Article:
Perhaps we could look at the critical state of the world today and tell ourselves that it would be different now. Surely, in such dire polemic circumstances, Jesus wouldn’t waste time showing hospitality to the ones who—as far as we are concerned—are the bad guys. Wouldn’t he be too busy working for justice?
Except this moment with Zacchaeus happens just before his entry into Jerusalem. Just days before the events of Holy Week unfold. Weeks before he will be murdered by corrupt t powers. For Christ, this was a crucial time. Whatever we might not understand about this story, it is clear enough that this moment with Zacchaeus is of critical importance to Jesus.
So what is Jesus thinking? What is he thinking stopping on the side of the road and inviting himself over to dinner at the house of a man who embodies corrupt power? What are we supposed to learn from this?
He tells us, doesn’t he? Right there at the end. The Son of Man comes to seek and to save the lost.
The power of this story is in what happens after it. Jesus might have kept on down the road, but he stops for Zacchaeus instead – and Zacchaeus allows himself to be utterly transformed by the experience. God knows why a wealthy, powerful man would give it all up for Christ, but, indeed, God does know. And Zacchaeus relinquishes his hold on all of his corruption, his power, his wealth. He shows the beginnings of ceasing to be an enemy of justice and becoming a seeker of it. Zacchaeus’ story is a redemption story.
Zacchaeus isn’t like the other people Jesus meets—except in this one way: Jesus has faith in him, and that faith compels Zacchaeus to find faith of his own and that changes him utterly. It changes everything.
It matters that Christ comes—yes and especially for the suffering and the marginalized—but just not just for these, and not just for those who are good and upright and seeking justice either. It matters that Christ comes also for those we don’t like, those we fear, those who seem like enemies of justice. It matters because ours is a God of transformation.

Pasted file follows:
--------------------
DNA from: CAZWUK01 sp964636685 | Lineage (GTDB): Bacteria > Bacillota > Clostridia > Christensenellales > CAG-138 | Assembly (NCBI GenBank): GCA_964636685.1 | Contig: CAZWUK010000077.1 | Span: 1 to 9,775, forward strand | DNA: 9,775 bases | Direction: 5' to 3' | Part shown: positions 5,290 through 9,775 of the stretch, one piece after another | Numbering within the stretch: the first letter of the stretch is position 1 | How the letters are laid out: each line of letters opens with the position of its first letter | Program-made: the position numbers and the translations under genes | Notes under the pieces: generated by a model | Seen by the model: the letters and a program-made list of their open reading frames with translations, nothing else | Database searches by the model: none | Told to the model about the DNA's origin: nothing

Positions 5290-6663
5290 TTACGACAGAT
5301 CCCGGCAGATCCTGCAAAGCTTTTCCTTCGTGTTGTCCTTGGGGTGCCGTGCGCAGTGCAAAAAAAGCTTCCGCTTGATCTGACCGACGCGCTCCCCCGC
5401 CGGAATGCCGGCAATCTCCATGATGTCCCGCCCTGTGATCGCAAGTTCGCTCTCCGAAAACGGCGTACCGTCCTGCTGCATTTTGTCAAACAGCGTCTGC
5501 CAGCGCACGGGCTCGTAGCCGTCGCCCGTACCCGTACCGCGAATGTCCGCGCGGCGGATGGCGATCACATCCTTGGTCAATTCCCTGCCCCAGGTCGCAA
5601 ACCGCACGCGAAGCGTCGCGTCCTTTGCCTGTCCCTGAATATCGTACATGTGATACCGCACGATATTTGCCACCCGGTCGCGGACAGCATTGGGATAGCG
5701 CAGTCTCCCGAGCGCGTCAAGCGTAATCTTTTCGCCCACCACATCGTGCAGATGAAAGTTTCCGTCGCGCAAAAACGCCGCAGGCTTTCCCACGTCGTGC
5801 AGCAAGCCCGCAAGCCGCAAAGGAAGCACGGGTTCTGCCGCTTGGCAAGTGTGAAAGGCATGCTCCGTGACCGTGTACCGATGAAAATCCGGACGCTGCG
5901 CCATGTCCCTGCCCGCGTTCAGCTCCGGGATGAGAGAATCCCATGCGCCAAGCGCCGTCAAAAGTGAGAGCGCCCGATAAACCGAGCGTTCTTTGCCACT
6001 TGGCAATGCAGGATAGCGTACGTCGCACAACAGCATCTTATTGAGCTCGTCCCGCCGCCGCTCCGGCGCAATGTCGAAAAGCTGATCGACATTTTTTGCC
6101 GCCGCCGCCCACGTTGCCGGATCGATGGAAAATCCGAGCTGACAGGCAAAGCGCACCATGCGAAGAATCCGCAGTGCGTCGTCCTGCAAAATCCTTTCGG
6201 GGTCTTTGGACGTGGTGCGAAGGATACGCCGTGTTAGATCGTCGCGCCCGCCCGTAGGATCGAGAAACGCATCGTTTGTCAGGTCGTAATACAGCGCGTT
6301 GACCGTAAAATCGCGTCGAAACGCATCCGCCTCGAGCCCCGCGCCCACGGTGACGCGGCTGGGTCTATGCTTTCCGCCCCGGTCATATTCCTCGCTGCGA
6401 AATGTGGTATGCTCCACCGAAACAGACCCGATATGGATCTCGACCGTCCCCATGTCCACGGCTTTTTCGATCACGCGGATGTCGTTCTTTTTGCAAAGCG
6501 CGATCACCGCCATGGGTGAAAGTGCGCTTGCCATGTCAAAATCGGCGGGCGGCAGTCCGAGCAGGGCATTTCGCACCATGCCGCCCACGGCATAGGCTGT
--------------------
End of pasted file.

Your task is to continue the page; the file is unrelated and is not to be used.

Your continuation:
Yes, Jesus’ ministry was about transforming broken human systems of power and exploitation. Yes, Jesus’ ministry was about transforming the lives of those who are marginalized and oppressed. But his ministry was also about transforming spirits. And that is the kind of transformation we all need. All of us. The bad guys, the problem people like Zacchaeus. And you and me.
No matter who Christ encounters or what embodiment of brokenness they offer him—he always sees a child of God, created in love for good, and for whom there is still hope. He offers profound transformation to whoever will take hold of it. Jesus knows and proclaims that this conviction—this hope—is this crucial force for redeeming this world.
What does this mean for us? How are we called to live into this example shown by Christ? Certainly, it does not mean that we stop crying out for justice or serving those who are suffering or oppressed. It doesn’t mean we refrain from critiquing corrupt systems or prejudices or the people that embody and perpetuate them. But it does mean that when the brokenness of this world and other people threatens to overwhelm us—we remember that we believe in and are motivated by a bigger hope.